Bramber Castle Ruins

When you arrive at Bramber Castle ruins car park, the first thing you will notice is a church, St Nicholas. It is old, even by British standards! Indeed, the church was built in 1073AD/CE. The Castle and the Church were erected at the same time, so it’s not quite 1000 years old.

Bramber Castle

Church

The castle or, to clarify, what’s left of it, is a traditional Norman Motte and Bailey castle. A Motte is usually a man-made mound in the centre of the site. A Bailey is an enclosed courtyard, with a protective ditch and palisade or wall surrounding it. The central mound or Motte on the site at Bramber Castle ruins is still visible. As can be seen below.

Bramber Castle ruins

The Norman motte built in 1073

The castle was originally built to help protect William the Conquerors new lands. Or William the Bastard as he is also known. However, this is a question of his parentage, his father was not married. The epithet is not about whether he was a nice chap! 

Bramber Castle

360 Degree Panorama view from the top of the Motte

Being from Normandy, he acquired his new lands by invading England (1066 and all that!) It is part of a network of Castles stretching along the South East Coast and includes Arundel, Lewes and Pevensey Castles. The Castles were used to consolidate King Williams reign in a region. Undoubtedly, the castles are a projection of power in an unstable time. 

Also, if you’ve just nicked a load of land, you don’t want someone to come along and pinch it back off you! Viking raiders, at this time, being very much active!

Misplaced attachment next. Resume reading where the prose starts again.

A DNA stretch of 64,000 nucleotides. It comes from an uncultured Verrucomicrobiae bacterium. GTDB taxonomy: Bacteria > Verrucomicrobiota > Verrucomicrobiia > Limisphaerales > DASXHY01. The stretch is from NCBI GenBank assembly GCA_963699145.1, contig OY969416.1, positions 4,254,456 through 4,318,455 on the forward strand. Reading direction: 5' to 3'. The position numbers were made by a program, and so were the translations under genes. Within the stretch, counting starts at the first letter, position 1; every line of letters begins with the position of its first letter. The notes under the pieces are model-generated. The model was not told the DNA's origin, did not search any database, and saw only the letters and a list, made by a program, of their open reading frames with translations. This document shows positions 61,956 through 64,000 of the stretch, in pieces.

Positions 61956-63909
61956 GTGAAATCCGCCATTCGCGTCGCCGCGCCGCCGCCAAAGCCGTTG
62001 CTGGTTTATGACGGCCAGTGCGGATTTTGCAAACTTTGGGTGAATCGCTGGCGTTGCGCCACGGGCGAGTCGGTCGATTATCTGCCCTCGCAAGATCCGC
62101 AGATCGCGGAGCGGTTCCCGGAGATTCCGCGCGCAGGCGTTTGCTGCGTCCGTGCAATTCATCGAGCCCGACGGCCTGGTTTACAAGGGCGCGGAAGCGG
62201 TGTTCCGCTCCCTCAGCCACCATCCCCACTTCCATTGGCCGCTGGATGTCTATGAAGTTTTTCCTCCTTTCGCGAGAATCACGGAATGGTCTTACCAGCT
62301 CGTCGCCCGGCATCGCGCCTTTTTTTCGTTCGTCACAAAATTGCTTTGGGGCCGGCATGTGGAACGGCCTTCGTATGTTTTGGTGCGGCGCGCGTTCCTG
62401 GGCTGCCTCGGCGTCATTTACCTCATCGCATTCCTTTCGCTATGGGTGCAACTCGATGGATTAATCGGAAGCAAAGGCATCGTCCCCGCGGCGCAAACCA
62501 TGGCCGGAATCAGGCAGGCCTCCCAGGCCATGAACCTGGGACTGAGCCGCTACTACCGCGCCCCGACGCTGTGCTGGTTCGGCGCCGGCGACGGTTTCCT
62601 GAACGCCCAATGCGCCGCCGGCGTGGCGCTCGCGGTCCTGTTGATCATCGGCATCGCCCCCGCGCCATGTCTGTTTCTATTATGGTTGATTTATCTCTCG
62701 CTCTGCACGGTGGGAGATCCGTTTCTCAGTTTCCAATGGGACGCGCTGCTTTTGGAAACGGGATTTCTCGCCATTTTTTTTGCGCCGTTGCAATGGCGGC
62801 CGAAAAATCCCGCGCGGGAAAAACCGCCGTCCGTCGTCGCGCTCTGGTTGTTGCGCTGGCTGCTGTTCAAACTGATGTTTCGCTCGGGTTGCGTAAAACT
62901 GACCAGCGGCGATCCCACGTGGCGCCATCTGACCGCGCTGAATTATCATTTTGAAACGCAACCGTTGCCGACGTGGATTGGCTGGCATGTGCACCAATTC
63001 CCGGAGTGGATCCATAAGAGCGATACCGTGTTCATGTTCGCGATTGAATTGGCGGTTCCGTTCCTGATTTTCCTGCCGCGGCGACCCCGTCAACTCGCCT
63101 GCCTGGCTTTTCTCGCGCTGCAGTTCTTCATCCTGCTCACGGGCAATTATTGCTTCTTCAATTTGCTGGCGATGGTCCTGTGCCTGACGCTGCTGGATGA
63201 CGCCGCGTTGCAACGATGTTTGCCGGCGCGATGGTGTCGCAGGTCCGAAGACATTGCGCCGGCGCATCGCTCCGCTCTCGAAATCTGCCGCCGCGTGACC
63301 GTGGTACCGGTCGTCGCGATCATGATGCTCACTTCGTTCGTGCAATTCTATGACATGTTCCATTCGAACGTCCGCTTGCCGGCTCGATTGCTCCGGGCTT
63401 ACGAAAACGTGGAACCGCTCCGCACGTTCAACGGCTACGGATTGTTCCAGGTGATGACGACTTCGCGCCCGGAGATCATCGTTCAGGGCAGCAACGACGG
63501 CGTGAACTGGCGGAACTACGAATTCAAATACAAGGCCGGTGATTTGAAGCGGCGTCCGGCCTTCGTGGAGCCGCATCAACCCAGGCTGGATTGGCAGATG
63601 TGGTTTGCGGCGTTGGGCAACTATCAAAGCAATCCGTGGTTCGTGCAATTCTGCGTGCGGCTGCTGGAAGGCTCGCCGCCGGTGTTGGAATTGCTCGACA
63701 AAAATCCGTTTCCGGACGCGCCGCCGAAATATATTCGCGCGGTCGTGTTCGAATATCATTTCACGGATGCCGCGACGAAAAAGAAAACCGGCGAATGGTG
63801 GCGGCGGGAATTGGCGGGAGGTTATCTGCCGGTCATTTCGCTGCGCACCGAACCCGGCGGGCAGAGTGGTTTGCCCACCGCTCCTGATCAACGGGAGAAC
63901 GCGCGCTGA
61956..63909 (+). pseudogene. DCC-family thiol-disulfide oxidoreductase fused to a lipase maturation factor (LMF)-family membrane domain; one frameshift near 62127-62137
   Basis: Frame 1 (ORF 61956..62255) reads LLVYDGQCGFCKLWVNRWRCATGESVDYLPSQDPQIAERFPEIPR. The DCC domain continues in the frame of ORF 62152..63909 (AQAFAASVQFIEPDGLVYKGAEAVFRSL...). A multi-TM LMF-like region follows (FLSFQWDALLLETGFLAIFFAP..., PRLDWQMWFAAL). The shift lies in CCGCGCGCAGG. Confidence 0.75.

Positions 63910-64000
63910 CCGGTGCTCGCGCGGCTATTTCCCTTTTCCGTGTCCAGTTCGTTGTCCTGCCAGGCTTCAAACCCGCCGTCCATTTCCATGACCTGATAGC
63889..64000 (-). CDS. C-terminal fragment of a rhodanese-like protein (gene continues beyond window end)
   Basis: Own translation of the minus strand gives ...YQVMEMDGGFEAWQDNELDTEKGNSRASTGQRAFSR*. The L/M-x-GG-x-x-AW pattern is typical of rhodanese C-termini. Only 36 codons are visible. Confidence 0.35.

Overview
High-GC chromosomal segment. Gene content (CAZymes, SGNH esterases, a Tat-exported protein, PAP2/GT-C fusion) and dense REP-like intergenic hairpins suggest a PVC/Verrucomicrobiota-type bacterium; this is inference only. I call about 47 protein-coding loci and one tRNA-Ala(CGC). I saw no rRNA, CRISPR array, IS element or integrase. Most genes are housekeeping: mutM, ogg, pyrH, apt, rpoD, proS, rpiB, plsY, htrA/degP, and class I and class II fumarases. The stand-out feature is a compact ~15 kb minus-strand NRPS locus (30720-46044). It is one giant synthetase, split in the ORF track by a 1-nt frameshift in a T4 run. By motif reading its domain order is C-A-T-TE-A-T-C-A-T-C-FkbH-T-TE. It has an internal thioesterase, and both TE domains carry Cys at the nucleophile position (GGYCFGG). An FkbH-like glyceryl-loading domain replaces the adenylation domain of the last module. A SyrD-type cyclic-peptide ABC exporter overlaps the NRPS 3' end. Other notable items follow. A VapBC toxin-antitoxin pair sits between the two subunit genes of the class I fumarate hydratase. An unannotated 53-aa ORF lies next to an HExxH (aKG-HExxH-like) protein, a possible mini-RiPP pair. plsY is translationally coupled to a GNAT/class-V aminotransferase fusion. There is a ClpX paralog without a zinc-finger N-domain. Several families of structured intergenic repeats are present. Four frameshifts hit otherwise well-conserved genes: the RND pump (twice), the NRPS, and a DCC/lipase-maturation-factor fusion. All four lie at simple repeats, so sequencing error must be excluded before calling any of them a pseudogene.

Bramber Castle ruins

Bramber castle ruins

Construction of Bramber Castle

The first Castle built here was probably a very traditional wooden motte and bailey castle. The Motte and Bailey castle was relatively easy and quick to build with unskilled labour. The labour, to be sure, was usually the forced labour of the disgruntled people being oppressed!

Around the end of the 11th century, a deep ditch was dug around the site and a stone wall was added on top. With a gatehouse on the south entrance, it undoubtedly looked a forbidding place.

Bramber Castle ruins

GateHouse at the South Entrance of Bramber Castle

Occupants of Bramber Castle

Bramber Castle was the seat of the de Braose family. Originally, William de Barose accompanied William the Conqueror on the invasion in 1066. Indeed, for his loyal service and support, he was given the area around Bramber to keep safe. Of course, and let’s not be coy about this, he also wanted the tax revenue off the land too!

To be sure, supporting the King was not a selfless act. It was always with the understanding, of course, of getting something back. After all, you wanted a return on your investment of time, men and money!

The castle remained in the De Barose family for over 200 years but fell to ruin in the late middle ages. Also,  owned by the Howards – Dukes of Norfolk. They own Arundel Castle too. Sadly, Bramber Castle was a ruin by the 16th Century.

Bramber Castle ruins

Bramber Castle Ruins – Conclusions

Even though today the castle is a ruin, I think it is still worth a visit. It is somewhat humbling to walk around and see a once great building ravaged by time. If you are out for a Sunday walk, Bramber Castle ruins will provide an hours entertainment. Also, there is plenty of space for the kids to run around too!

Bramber Castle Ruins, Satellite view

Bramber Castle Ruins, Google Maps Satellite View

When: During daylight

Cost: Free

Where: Castle Lane, Bramber Castle, Bramber BN44 3WE. Click on the map below to see it on Google maps

 

Further Reading

Motte and Bailey Castles  

 

Things to do and see in Sussex

Arundel Castle

Historic Pubs of Sussex

Bramber Castle Ruins

Disclaimer: In short, some of the links on this site are affiliate links. These means that if you click on the link and buy the item, I receive a small commission at no extra cost to you. Indeed, the money helps go towards the upkeep of the site – so it’s a win-win for both of us! Any videos used on this site if not my own, are, of course, used within Youtube’s sharing guidelines.

Post a Comment

Your email address will not be published.